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Disaster Preparation for Families with Children

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During times of disasters children's fears can stem from their imaginations, and adults should take their feelings seriously. Words, actions, and expressions of love can provide reassurance to a child who feels afraid. When talking to your child, be sure to present a realistic picture that is honest, calming, and understandable.

Be aware that after a disaster, children most fear that:
  • They will be separated from family, and they will be left alone
  • The event will happen again
  • Someone will be injured or killed
  • Their house will be destroyed

Assemble a kit for children to include:
  • A few favorite books, crayons and paper
  • Puzzles, a board game, deck of cards
  • Two favorite small toys, such as a doll or action figure, a stuffed animal
  • Favorite blanket, pillow
  • Pictures of family and pets
  • Other special items that will comfort children

Children's Immunizations Should Be Up-to Date


An up to date vaccination schedule protects them from vaccine-preventable diseases, including an unexpected outbreak during a disaster.
  • Keep a copy of your children's complete immunization histories in your disaster kit attached to the family emergency information.
  • All family members should also record the date of their last tetanus-diphtheria shot in this record as well.

Communicating with Children About Natural Disasters


The American Academy of Pediatrics has issued the following recommendations for parents providing them with guidance on how to talk to children before, during or after a disaster. Here are some of them:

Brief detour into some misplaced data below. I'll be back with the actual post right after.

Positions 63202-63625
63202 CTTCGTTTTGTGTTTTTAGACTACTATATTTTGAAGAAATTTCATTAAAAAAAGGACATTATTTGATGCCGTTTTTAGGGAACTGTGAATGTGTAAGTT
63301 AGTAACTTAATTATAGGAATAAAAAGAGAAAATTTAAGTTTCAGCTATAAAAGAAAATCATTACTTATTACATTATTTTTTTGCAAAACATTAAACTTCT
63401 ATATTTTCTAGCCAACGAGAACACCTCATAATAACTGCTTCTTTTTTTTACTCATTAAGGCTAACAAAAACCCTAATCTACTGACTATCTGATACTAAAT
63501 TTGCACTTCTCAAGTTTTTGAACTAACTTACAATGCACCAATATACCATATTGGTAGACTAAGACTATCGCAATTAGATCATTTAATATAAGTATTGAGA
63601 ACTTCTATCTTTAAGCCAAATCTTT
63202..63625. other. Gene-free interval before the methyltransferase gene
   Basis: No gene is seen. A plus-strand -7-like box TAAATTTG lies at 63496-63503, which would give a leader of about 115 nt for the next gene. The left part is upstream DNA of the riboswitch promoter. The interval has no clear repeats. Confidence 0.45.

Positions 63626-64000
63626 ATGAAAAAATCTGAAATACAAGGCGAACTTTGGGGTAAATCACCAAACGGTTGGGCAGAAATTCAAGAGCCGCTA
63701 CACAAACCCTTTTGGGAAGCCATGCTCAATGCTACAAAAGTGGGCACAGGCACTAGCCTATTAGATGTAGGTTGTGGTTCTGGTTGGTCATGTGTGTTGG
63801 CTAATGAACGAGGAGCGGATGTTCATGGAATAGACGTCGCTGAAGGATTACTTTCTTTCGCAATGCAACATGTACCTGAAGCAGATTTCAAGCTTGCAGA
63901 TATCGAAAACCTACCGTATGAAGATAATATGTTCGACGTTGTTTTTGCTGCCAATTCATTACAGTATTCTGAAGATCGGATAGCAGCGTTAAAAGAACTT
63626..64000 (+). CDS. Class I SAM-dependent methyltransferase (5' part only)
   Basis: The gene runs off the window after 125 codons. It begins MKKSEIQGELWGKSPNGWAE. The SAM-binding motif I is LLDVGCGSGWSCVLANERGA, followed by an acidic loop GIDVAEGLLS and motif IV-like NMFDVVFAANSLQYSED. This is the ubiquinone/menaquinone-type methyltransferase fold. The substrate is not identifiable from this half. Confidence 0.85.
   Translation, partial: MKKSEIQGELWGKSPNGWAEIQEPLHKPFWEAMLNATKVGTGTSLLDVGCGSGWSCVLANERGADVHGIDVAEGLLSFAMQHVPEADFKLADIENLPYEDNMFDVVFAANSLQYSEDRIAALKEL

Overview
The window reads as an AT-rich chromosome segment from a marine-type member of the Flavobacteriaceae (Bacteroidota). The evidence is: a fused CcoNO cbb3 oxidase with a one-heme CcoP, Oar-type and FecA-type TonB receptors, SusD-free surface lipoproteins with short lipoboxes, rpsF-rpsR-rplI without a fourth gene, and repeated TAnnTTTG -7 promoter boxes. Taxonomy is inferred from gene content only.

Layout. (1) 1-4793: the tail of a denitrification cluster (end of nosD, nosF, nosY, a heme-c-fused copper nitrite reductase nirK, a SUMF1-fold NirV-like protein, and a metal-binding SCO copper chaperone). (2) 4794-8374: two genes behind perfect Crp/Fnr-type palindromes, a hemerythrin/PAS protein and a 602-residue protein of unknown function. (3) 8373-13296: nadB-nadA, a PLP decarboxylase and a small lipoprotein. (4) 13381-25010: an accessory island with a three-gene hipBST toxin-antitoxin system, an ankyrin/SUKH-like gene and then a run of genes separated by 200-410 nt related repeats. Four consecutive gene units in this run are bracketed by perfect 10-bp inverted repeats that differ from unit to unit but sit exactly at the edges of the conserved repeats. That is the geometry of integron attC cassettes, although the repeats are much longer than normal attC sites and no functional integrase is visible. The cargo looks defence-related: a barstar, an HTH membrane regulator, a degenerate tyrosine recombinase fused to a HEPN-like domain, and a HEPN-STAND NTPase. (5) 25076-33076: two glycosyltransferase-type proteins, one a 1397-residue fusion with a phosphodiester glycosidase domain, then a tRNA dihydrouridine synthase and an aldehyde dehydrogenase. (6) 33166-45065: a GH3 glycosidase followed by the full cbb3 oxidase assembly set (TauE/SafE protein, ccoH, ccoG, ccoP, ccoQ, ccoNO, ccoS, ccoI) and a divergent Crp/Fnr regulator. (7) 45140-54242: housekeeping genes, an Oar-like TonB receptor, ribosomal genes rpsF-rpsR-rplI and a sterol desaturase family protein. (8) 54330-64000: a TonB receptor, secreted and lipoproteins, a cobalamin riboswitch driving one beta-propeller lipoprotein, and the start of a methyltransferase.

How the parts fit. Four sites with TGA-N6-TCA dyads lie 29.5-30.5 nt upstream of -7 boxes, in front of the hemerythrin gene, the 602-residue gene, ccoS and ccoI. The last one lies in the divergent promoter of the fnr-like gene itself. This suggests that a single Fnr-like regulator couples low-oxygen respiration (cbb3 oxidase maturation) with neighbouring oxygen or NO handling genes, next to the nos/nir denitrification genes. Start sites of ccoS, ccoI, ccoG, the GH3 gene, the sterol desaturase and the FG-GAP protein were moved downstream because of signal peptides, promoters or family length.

• It is important to communicate to children that the family circle is strong
  • Children need to be assured by their parents that the family is safe
  • Adolescents, in particular, can be hard hit by this type of disaster. Parents should watch for signs such as sleep disturbances, fatigue, lack of pleasure in activities previously enjoyed and illicit substance abuse
  • Avoid queries and unnecessary arguments. These only serve to add stress to the situation
  • Remain calmed it will help in decision making, and it shows children you are in control giving them a sense of reassurance
  • Avoid overexposing children to the media and to repeatedly viewing footage of destruction and /or traumatic events. Provide supervision while children are watching disaster events on television and help them understand what they are viewing.
  • Encourage discussion so that you can learn about their fears.

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